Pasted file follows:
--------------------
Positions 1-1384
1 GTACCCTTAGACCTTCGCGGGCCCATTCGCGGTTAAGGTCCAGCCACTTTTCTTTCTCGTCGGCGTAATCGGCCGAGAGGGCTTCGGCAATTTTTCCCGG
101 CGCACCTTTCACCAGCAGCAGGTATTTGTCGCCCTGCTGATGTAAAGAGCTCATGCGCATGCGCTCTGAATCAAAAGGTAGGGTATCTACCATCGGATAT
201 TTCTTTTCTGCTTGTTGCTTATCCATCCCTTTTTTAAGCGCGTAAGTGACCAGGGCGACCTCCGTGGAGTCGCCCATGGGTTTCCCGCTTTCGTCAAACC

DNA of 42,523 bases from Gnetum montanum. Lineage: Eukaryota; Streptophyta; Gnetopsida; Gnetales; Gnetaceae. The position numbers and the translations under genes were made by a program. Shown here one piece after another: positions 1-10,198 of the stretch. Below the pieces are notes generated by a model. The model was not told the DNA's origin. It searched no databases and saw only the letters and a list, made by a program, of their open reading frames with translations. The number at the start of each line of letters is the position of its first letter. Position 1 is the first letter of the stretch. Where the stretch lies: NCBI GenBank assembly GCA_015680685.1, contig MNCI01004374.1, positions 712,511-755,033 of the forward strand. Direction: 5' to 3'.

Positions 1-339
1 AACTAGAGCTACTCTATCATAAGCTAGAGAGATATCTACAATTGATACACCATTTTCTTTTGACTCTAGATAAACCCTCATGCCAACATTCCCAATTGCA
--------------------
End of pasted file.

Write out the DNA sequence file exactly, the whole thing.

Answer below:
Positions 1-1384
1 GTACCCTTAGACCTTCGCGGGCCCATTCGCGGTTAAGGTCCAGCCACTTTTCTTTCTCGTCGGCGTAATCGGCCGAGAGGGCTTCGGCAATTTTTCCCGG
101 CGCACCTTTCACCAGCAGCAGGTATTTGTCGCCCTGCTGATGTAAAGAGCTCATGCGCATGCGCTCTGAATCAAAAGGTAGGGTATCTACCATCGGATAT
201 TTCTTTTCTGCTTGTTGCTTATCCATCCCTTTTTTAAGCGCGTAAGTGACCAGGGCGACCTCCGTGGAGTCGCCCATGGGTTTCCCGCTTTCGTCAAACC

DNA of 42,523 bases from Gnetum montanum. Lineage: Eukaryota; Streptophyta; Gnetopsida; Gnetales; Gnetaceae. The position numbers and the translations under genes were made by a program. Shown here one piece after another: positions 1-10,198 of the stretch. Below the pieces are notes generated by a model. The model was not told the DNA's origin. It searched no databases and saw only the letters and a list, made by a program, of their open reading frames with translations. The number at the start of each line of letters is the position of its first letter. Position 1 is the first letter of the stretch. Where the stretch lies: NCBI GenBank assembly GCA_015680685.1, contig MNCI01004374.1, positions 712,511-755,033 of the forward strand. Direction: 5' to 3'.

Positions 1-339
1 AACTAGAGCTACTCTATCATAAGCTAGAGAGATATCTACAATTGATACACCATTTTCTTTTGACTCTAGATAAACCCTCATGCCAACATTCCCAATTGCA